It is 32 degrees, and the humidity must at least be 70 percent. One minute outside is enough to make you sweat like a waterfall. At this point, we have been outside for 20 minutes and I have started to embrace my state of sweatiness. Or at least, I am trying to, while counting the hours to my next shower. To add to my discomfort: we have just been given plastic gloves and a mask, to protect our skin and lungs from any chemicals. Let me tell you: plastic gloves and sweaty hands are not a charming combination.
My 8 colleagues and I are guests at the Mars Academy in Tarengge, Sulawesi, Indonesia for a five day training. We are taught about Good Agricultural Practices (GAP) in cocoa farming, such as pruning, fertilization, harvesting, pest & disease control (including spraying), and more. As most of us work in the UTZ office in Amsterdam, this is a wonderful opportunity to get more practical experience in the field, and it surely paid off.
Today’s topic: Pest & Disease Control on cocoa trees, or to be more specific: pesticide spraying. After all the ingredients and water are safely mixed (in an area solely used for this purpose, far from a source of drinking water), our instructor puts on his safety clothes to give us the demonstration we have been waiting for. He was already wearing gloves and a mask. His mask looks like a gas mask, while our masks make us seem to be a bunch of out-of-place surgeons. Our instructor is now adding more layers to his already warm clothes (jeans and long-sleeve shirt): plastic pants, high welly boots, a rain coat, safety goggles, and a hat – over which he puts the hood of his rain coat. With each layer he puts on, my self-pity evaporates.
So this is what it really means for farmers to safely spray their crop – and they do this between 10 and 22 times per year without missing any of the many layers. For a tropical country like Indonesia with two seasons (basically: hot and dry, or hot and wet), that must not be an easy task. Five minutes in my gloves was enough discomfort to make me truly relieved when I can take them off again – imagine wearing this suit, and spraying your crop, tree for tree, hectare for hectare.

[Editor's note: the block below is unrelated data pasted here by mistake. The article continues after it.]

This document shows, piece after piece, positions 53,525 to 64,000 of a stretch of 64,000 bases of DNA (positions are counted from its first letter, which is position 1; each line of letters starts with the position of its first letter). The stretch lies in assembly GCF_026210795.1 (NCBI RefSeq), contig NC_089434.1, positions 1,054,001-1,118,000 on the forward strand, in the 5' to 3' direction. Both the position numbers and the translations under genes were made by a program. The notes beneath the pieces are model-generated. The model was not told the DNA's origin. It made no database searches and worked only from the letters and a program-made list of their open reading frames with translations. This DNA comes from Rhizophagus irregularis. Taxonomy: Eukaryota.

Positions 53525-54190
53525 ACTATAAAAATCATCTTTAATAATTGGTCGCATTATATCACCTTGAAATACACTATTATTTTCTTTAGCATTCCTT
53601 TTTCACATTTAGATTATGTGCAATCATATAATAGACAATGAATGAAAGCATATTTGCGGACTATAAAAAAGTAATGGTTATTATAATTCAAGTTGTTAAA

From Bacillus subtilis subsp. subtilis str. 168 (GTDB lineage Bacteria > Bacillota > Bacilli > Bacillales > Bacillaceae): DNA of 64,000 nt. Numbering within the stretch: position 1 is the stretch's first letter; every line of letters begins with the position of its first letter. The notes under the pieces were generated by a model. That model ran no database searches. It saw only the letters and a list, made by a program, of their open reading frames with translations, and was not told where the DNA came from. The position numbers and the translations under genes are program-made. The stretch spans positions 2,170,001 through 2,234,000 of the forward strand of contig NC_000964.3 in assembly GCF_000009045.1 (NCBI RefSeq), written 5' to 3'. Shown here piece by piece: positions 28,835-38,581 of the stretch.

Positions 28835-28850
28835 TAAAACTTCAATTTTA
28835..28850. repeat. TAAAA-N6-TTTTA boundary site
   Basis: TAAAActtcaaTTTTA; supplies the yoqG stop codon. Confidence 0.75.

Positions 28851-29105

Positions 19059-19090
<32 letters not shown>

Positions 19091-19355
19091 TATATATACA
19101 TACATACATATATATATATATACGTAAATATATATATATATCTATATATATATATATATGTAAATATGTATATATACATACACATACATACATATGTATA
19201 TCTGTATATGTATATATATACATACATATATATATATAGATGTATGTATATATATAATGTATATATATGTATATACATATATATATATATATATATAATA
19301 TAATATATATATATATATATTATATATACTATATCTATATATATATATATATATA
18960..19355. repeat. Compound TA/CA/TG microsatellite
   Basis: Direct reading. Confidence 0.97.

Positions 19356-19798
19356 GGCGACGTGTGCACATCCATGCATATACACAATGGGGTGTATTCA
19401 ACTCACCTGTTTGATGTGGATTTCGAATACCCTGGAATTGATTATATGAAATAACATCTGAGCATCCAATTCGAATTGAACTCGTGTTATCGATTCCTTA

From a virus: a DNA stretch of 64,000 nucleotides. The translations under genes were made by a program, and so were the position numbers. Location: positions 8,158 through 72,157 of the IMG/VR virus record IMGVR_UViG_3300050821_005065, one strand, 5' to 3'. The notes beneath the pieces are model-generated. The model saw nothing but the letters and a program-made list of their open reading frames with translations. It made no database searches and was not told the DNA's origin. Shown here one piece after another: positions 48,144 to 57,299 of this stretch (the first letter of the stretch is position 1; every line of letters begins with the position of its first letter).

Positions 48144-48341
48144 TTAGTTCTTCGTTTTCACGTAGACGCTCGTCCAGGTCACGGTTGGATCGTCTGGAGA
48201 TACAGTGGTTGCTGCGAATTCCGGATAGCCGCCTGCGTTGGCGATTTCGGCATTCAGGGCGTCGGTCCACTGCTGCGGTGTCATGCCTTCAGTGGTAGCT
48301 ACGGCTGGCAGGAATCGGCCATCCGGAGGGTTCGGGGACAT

Needless to say, this trip has been truly inspirational for us. Mars has set up their own training program for farmers here in Indonesia: the Cocoa Development Center in Tarengge trains Cocoa Doctors, who will set up a Mars Cocoa Village Center (CVC) in their villages. These cocoa doctors are in turn responsible to share their knowledge and skills with farmers in their villages in order to improve their Good Agricultural Practices: increasing their productivity, yields, and thereby their income. In this respect, there is quite some overlap with the UTZ program, although our Code of Conduct for farmers includes control points on economic, environmental and social criteria that are not part of the Mars program.
For 4,5 days we learned about the importance of soil quality and how to improve it, made compost, sanitized trees (freed them from pests and infections), pruned trees, harvested cocoa pods, visited a Mars Cocoa Buying Station where the beans are sold, learned grafting on a cocoa seedling, and much more.
This experience has helped us to much better understand the realities on the field and the challenges for farmers – something you can never fully grasp from your desk in our (however beautiful) office in Amsterdam. Take pesticide spraying, for example. Did you know that a farmer loses around 30-50% of his harvest due to pest and diseases when no control is applied? And around 10% when certain control is applied? This is why UTZ promotes Integrated Pest Management and works closely together with producers to find appropriate alternatives to pest control. Needless to say, part of the deal is that you are only allowed to spray when wearing protective clothing – no matter how uncomfortable they are in the sweltering heat.
October 2015 – Anne Manschot, Senior Program and Member Support Coordinator at UTZ Certified.